aquila
Eagle /aquila/ 10×7.5 cm
The chapter on the eagle, the king of all birds, opens the section on birds, just like the legend about the lion opens the section on beasts. In the original “Physiologus” the story of the eagle was not assigned so important a place, which is accounted for by the fact that the contents of “Physiologus” received proper arrangement at a later period. “Physiologus”, proceeding from Psalm /102:5/, gives a symbolic interpretation of the eagle as a symbol of human soul renewed by his turning to God. When an eagle grows old he flies up to the sun, and there his wings are singed and his vision is cleared. Then he dives three times into a spring to regain the beauty of plumage and power of vision. “The renewal of the eagle is the revival of the soul”, sums up the scribe of “Aviarium” by Pseudo-Hugh /1.56/ preserved in the State Public Library in Saint Petersburg /Lat.Q.v.I n 131, f.35 v./.
To the symbolic interpretation of the eagle borrowed from “Physiologus” the bestiary adds information from Isidor /XII.VII.10/ and St.Ambrose /V.18.61/, originating from Pliny /X.3.4/ and Aristotle /IX.619 a.16/.
According to Isidore “aquila” takes its name from “ab acumine”, a bird of sharp eyesight which can see even small fishes in the sea when flying high above it. The story of how the eagle raises his young is trackable to St.Ambrose /V.18.61/. The eagle, it says, exposes his young to the sun and those who cannot bear the glaring sunlight are thrown down as not worth being raised. So the parents condemn their children not because they are cruel, but because they are steadfast and strong in mind. Only the coot-bird who is also called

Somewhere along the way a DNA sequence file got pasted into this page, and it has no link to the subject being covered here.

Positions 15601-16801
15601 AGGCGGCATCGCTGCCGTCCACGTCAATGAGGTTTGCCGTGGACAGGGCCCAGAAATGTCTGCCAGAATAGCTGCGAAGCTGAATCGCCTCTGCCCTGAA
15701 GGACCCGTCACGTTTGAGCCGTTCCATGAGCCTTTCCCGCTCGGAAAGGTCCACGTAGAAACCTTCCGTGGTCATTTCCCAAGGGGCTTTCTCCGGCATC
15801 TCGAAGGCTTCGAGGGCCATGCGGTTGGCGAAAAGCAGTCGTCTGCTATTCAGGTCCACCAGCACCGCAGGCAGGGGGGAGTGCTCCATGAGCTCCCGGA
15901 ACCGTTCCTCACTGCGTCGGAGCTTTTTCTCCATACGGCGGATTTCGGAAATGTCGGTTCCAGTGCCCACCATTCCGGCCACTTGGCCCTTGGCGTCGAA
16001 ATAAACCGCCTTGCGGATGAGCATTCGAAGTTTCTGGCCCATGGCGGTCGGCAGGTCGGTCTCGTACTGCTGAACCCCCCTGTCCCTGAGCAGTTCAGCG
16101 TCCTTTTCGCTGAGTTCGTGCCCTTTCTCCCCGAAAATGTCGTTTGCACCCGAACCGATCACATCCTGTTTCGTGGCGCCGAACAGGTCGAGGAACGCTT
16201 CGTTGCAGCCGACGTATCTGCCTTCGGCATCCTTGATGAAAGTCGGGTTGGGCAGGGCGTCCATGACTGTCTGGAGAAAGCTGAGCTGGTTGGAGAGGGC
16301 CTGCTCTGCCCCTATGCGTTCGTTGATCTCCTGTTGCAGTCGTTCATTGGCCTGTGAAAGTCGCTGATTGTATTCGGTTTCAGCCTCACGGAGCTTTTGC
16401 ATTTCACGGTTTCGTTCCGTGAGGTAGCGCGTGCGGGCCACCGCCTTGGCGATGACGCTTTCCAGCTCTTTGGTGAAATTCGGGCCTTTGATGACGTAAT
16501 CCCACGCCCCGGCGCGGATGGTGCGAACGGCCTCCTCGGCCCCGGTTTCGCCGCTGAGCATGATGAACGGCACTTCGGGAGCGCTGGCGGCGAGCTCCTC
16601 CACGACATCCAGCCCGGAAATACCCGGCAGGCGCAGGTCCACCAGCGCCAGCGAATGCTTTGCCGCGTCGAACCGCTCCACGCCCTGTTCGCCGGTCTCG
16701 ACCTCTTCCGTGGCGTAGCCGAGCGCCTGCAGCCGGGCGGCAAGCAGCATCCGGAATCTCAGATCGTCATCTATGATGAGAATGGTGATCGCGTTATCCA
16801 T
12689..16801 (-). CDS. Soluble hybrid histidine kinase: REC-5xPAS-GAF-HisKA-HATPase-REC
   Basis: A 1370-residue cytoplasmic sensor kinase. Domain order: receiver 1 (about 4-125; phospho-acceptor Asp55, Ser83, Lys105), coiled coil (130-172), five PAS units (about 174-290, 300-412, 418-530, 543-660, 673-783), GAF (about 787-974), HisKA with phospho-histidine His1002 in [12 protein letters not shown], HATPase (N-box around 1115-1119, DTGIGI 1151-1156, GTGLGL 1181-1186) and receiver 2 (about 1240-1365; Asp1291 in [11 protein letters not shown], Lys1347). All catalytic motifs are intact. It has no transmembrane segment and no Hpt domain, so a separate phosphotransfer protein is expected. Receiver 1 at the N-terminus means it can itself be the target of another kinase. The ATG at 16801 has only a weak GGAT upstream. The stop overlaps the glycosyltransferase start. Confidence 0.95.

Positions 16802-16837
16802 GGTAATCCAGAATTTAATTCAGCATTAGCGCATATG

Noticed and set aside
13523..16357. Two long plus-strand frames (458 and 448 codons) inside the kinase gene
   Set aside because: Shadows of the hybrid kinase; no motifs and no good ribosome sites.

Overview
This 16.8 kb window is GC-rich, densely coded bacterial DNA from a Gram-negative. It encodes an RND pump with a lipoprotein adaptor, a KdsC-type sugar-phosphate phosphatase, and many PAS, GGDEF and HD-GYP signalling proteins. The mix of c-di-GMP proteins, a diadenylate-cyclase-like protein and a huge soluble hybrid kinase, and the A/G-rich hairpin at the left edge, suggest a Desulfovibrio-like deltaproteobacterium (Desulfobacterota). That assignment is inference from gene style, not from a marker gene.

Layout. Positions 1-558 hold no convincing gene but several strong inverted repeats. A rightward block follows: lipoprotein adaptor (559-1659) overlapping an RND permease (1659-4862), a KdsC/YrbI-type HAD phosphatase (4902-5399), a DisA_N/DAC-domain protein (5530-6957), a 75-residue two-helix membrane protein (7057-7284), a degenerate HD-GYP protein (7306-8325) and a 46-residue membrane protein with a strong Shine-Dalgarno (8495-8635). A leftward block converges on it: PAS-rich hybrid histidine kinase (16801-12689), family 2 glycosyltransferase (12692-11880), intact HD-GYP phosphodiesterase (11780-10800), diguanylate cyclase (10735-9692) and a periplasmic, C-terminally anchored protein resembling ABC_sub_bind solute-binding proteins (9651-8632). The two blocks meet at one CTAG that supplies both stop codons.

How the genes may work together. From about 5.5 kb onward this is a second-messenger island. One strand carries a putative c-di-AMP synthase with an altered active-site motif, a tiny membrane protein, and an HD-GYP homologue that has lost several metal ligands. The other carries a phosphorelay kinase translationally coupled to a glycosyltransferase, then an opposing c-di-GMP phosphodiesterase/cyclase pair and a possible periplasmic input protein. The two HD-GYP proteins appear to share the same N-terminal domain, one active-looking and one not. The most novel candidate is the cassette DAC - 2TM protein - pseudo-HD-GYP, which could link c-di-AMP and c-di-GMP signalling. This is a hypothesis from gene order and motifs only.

deceiver

(deceiver) may take pity on the baby, pick it up and nourish it together with her own fledgelings. It would be good, the bestiary points out, if there is a coot to “adopt” a youngling which is not his own. But we, people, cruelly turn out our own kinfolk.
Philippe de Thaun /2013—2060/, Gervasius /828— 848/ and Guillaume le Clerc /657—738/ give a vivid portrayal of the eagle. Pierre of Beauvais expands the story of the eagle /11.164/. The “Bestiary of Love in Verse” modifies the narration into a secular allegory /1058, 2563, 2899/. Albert the Great adds to the story of the eagle the story of an eagle-stone /XXIII.I.I/ which in the bestiary is put in the chapter about the vulture. Brunetto Latini translates the traditional story of the bestiary /I.V. 147/.
In his presentation of three eagles the painter of the Saint Petersburg Bestiary follows the traditional pattern. One of the eagles is flying up toward the sun, another is diving into the spring and a third is carrying a fish in his claws. He creates a solemnly monumental symbol by arranging the stylised birds against each other under the shining sun at the top of the page.
The eagle in the miniature of the bestiary is clearly influenced by the traditional stylization of the eagle, a symbol of. St.John the Evangelist. The eagle was among the most favourite zoomorphic motifs in the Middle Ages and symbolized courage, manliness and renovation. The stylization of the Eagle originates from Middle East motifs brought to medieval Europe through Byzantine, Syrian and Arabic models.